In addition, the UV intensity of the lamp decreases with increasing operating hours. At the end of the lamp’s service life, there must still be a sufficiently high UV intensity to ensure a corresponding disinfection output and the necessary lethal UV dose within the defined irradiation time. Experiments with yogurt filling, for example, have shown that cups with a depth of 150 mm can be effectively sterilized within four seconds and sealing foil sterilized within two seconds with the same intensity.

UV disinfection is mainly used for food contact surfaces of packaging materials of acid-fresh milk products stored in the cold chain – such as yogurt or kefir – in order to improve their shelf life. Dairies benefit from significantly fewer returns of spoiled goods saving time, effort and money for their disposal.

Features of amalgam lamps

The long-life amalgam lamp is an extremely long-lasting, high-performance low-pressure lamp. It achieves up to 10 times the UV power density of classic low-pressure mercury lamps and can even be used at high ambient temperatures of up to 90°C. The lamp can be used in a wide range of applications. Amalgam lamps are also insensitive to temperature fluctuations. The unique long-life coating prevents the transmission loss of the quartz glass, which is annoying with conventional UV lamps, and keeps the UV output at a continuously high level. While the UV output of an uncoated UV lamp drops by 50% after only 8,000 hours of operation, amalgam lamps with long-life coating can achieve up to 90% of the UV-C output power even after 16,000 hours of operation (see chart on page 23).

The result is an almost constant disinfection effect over the entire service life of the lamp and the associated savings in energy, maintenance and service intervals.

Application in air disinfection
Microorganisms in the air – such as viruses, bacteria, yeasts and molds – occur particularly in highly frequented areas such as airports, medical practices, hospitals, etc. They endanger the health of people, contaminate raw materials or spoil food. UV radiation reliably reduces germs and improves hygiene and storage conditions.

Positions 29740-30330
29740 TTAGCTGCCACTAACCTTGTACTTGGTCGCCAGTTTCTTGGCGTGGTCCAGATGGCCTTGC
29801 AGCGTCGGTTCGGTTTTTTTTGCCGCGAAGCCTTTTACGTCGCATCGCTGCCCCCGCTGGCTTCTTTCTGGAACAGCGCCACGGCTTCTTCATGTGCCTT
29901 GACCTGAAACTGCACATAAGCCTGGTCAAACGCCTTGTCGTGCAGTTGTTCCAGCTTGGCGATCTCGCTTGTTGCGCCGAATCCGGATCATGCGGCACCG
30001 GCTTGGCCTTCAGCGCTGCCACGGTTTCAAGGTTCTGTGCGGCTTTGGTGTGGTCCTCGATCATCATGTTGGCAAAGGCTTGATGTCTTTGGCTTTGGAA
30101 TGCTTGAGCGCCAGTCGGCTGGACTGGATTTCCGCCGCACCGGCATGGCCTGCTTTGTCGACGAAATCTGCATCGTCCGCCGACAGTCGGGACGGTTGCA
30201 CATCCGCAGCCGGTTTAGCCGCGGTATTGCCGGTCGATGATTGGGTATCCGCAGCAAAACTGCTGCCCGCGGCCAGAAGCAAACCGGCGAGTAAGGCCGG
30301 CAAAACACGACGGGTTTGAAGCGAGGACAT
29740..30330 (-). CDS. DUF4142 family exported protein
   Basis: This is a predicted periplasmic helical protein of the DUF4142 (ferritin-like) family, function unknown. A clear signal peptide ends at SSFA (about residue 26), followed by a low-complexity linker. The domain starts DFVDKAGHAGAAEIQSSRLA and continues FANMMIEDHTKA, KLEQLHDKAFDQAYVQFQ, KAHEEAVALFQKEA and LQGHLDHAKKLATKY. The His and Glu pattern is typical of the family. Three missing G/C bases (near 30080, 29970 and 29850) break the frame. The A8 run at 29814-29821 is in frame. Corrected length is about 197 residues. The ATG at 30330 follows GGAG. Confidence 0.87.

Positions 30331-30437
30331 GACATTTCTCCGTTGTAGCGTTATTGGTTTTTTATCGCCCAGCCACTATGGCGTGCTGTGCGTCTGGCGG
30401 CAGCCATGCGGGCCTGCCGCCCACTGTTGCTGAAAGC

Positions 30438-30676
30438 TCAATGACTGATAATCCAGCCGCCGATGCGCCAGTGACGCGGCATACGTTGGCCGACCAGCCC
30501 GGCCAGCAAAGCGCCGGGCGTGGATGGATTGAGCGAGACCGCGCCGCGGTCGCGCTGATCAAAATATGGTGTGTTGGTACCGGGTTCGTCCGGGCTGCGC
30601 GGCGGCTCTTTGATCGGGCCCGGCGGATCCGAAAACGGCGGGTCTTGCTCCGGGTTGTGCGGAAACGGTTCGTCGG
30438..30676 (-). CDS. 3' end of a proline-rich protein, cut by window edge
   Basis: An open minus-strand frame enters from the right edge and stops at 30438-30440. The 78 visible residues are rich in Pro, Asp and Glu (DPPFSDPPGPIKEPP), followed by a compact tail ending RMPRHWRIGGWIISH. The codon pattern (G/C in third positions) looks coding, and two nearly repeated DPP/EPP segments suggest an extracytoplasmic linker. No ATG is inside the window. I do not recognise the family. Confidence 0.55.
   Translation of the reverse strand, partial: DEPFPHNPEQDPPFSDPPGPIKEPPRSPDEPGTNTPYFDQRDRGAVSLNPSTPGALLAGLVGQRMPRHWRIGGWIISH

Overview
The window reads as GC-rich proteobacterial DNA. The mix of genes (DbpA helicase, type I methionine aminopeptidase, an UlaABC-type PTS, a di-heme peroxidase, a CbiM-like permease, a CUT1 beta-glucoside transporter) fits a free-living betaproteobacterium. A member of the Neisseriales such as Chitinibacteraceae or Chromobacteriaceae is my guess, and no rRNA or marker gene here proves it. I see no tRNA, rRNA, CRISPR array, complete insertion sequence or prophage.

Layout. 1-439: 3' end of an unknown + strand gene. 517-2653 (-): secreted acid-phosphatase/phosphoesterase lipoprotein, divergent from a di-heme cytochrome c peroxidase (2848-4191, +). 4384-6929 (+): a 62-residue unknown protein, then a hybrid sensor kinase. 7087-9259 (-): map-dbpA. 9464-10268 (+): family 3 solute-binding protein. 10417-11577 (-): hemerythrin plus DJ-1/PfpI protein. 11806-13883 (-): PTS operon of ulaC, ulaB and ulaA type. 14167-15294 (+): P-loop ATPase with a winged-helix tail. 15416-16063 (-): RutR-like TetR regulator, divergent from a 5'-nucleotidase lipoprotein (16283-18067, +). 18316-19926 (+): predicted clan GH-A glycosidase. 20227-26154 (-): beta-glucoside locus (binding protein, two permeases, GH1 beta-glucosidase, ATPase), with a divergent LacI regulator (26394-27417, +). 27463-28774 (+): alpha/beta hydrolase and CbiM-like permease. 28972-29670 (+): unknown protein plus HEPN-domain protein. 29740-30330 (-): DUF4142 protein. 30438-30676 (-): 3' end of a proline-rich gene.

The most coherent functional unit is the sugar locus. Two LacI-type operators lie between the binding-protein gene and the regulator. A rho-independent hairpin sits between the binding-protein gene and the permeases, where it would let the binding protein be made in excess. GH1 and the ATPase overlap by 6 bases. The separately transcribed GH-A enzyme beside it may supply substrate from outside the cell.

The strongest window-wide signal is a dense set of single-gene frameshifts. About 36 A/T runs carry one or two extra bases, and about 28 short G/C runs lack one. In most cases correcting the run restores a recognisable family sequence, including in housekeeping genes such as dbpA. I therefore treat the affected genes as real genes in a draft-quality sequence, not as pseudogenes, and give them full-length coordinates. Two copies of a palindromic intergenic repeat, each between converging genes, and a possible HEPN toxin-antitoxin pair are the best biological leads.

In order to reduce the germ level in the long term, the germ-contaminated air can be disinfected in the supply air ducts.

Short-wave UV radiation, especially, has a strong bactericidal effect. It is absorbed by the DNA of microorganisms and destroys structure. In this way the living cells are inactivated.

Long-life coating allows amalgam lamps to achieve up to 90% UV-C output.

Gain for the customer of a professional solution
A great benefit of using UV amalgam technology is the long life of the lamp, which reduces the maintenance effort – and this does not apply only to the UV lamp. The emitted radiation also keeps the air filters free of deposits. Consequently, filter replacement must also be carried out much less frequently, saving time and material costs.

UV experts also can use special tools to carry out a simulation in order to precisely calculate the UV requirement and then adjust the lamp design. This enables reliable disinfection of the air volume over a wide area.    

Feature of ozone-generating NIQ lamps

The ozone-generating vacuum UV lamps ensure photooxidation in the 185 nm wavelength range and photolyze, destroy and neutralize the molecules of fats and odors. Lamps with long-life coating can allow an efficacy time of 10,000 hours, even in high-temperature environments up to 80°C.

If the fluorescent tube of the lamp is made of ozone-generating quartz glass, vacuum ultraviolet (UVU) radiation is additionally emitted at a wavelength of 185 nm. This can be increased by a suitable combination of different quartz materials and lamp technology, so that the VUV output is five times that of a classic low-pressure lamp with the same lamp dimensions. The synthetic quartz used in the construction of the lamp enables maximized 185 nm photon transmission, leading to maximized ozone emissions. Photolytically cracked molecules and ozone play an important role in reducing odors and VOCs in the air.